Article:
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When it Comes to the Skills Gap, Perceptions Matter

April 10, 2013

This is the second post in a series this week discussing different perspectives on the results of NLC’s 2013 Local Economic Conditions Survey.

With the recent release of the March jobs numbers, we are quickly reminded that what may finally seem like recovery must be viewed with cautious optimism. Our first blog post in this series dug deeper into the realities of what appears to be a strong and growing real estate market, one in which residential property improvements have largely overshadowed lingering and detrimental challenges in the commercial property market.

This post examines city officials’ perceptions about the labor market as well as skills challenges that may be posing structural barriers to sustained local and national recovery.

Concerns Over Skills Gap

The changing nature and composition of the economy has highlighted the necessity of a local workforce with skills that are appropriately aligned and matched with employer demand.

Unfortunately, more than one in two city officials (53%) report that current local workforce skills are posing a problem for the economic health of their communities. Nearly nine in 10 city officials (88%) note that workforce alignment has not improved over the past year.

Percent of City Officials Reporting Change in Workforce Skills Match to Demand of Local Employers, source: Local Economic Conditions 2013

Perception vs. Reality

We know that a so-called “skills gap” is not the only driver of challenges in the labor market. A skills gap is often the perception, or face, of a much more complex and tangled web of trends relating to a shrinking labor force, long term unemployment, underemployment and divergent hiring patterns.

The facts are stark: the labor market is shrinking, the economy is not creating enough jobs, and those dropping out appear to be in the prime of their working years, ages 25-54. The longer this continues, the more likely this pool will become unemployed in the longer-term, with deterioration of skills, networks and trust in the market to provide opportunity for them.

As reported in the Atlantic, “We increasingly have a bifurcated labor market…the job market looks normal for people who have been out of work for less than 6 months, and horribly dysfunctional for people who have been out of work longer than that.”

In addition to a shrinking labor market and longer-term unemployment, we are also facing an under-employment problem.  A Wall Street Journal analysis of recent U.S. Labor Department data shows that “284,000 graduates—those with at least a bachelor’s degree—are working minimum-wage jobs in 2012, including 37,000 holders of advanced degrees. That’s down from a peak of 327,000 in 2010, but double the number in 2007 and up 70% from a decade earlier.”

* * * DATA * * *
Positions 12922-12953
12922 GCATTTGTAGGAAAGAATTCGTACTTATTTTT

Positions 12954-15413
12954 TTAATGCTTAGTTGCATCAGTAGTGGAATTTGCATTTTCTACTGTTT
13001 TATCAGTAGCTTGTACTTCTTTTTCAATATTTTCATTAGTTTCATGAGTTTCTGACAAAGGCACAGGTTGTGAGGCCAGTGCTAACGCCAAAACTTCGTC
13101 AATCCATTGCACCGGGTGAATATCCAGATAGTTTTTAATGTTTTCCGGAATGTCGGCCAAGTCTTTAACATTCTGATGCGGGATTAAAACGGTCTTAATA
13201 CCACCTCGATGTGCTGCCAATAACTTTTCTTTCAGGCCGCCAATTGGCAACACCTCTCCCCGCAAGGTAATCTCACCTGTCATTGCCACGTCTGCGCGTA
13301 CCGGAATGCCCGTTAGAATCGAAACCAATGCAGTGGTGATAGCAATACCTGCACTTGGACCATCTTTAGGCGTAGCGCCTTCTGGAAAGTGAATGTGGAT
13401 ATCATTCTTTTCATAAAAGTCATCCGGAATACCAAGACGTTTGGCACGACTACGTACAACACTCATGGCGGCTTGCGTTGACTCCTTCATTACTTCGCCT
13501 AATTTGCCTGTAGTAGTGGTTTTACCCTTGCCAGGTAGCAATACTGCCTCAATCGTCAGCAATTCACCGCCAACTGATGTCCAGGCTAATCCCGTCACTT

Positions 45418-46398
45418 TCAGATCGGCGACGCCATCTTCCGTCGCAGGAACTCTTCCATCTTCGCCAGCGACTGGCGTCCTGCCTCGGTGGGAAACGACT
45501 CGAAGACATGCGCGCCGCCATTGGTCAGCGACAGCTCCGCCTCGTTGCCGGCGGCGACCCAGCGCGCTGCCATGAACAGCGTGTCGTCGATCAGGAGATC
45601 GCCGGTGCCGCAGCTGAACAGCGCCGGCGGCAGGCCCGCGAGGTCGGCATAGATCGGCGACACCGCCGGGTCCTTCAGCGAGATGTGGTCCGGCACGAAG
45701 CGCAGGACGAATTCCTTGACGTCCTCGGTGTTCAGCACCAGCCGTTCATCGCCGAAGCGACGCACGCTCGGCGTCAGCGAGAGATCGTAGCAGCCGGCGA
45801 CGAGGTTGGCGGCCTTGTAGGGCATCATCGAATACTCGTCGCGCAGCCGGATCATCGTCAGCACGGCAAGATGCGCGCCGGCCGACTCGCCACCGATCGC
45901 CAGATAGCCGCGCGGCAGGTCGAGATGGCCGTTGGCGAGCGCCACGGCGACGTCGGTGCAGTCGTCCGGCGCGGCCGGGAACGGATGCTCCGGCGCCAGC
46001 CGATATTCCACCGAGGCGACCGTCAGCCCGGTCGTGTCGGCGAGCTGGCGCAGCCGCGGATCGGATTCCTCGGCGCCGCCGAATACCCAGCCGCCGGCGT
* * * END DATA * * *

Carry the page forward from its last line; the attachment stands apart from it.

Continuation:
This is a problem in and of itself, with increasing college debt burdens and decreasing wages, but more so, because many with higher skills are taking middle and lower skill jobs, crowding those at the low end of the skills ladder out of the job market.

This rings particularly true given that we are seeing less job creation at the higher-end of the skills spectrum.  Brookings recently released a study finding that employers are indeed hiring more readily across the U.S., but that this is driven by industries such as construction, hospitality and healthcare.

A middle-skills gap appears to be a reality, particularly in the industrial trades, which have received decreased attention in high schools over the years from parents and guidance counselors as viable career options.  But even in these sectors, claims of uncompetitive wages, undesirable locations and work shifts, and poor hiring practices and systems are also at play.

Perceptions Matter

So, at the end of the day, a skills gap is but one of a host of challenges undergirding potential structural issues in the labor and jobs markets. Regardless, local officials, apparently nearly 90 percent of them, have been confronted with the reality of businesses telling them that they cannot find qualified workers.  This threat of employers picking up and moving, or choosing to hire or locate elsewhere, means that businesses are not happy and are not or will not be job creators for the community.

Cities across the country, from Avondale, Ariz. to St. Paul, Minn., are exploring ways to be both responsive to their business community while also tackling the heart of these complex problems in order to open pathways to employment for their residents.

They are partnering with businesses, workforce systems, economic development organizations, educational institutions and other stakeholders to examine the depth and scope of labor market issues and to educate residents for available employment. They are also placing greater responsibility on the business community to provide training opportunities for potential and current employees and engage in more sensible hiring practices.

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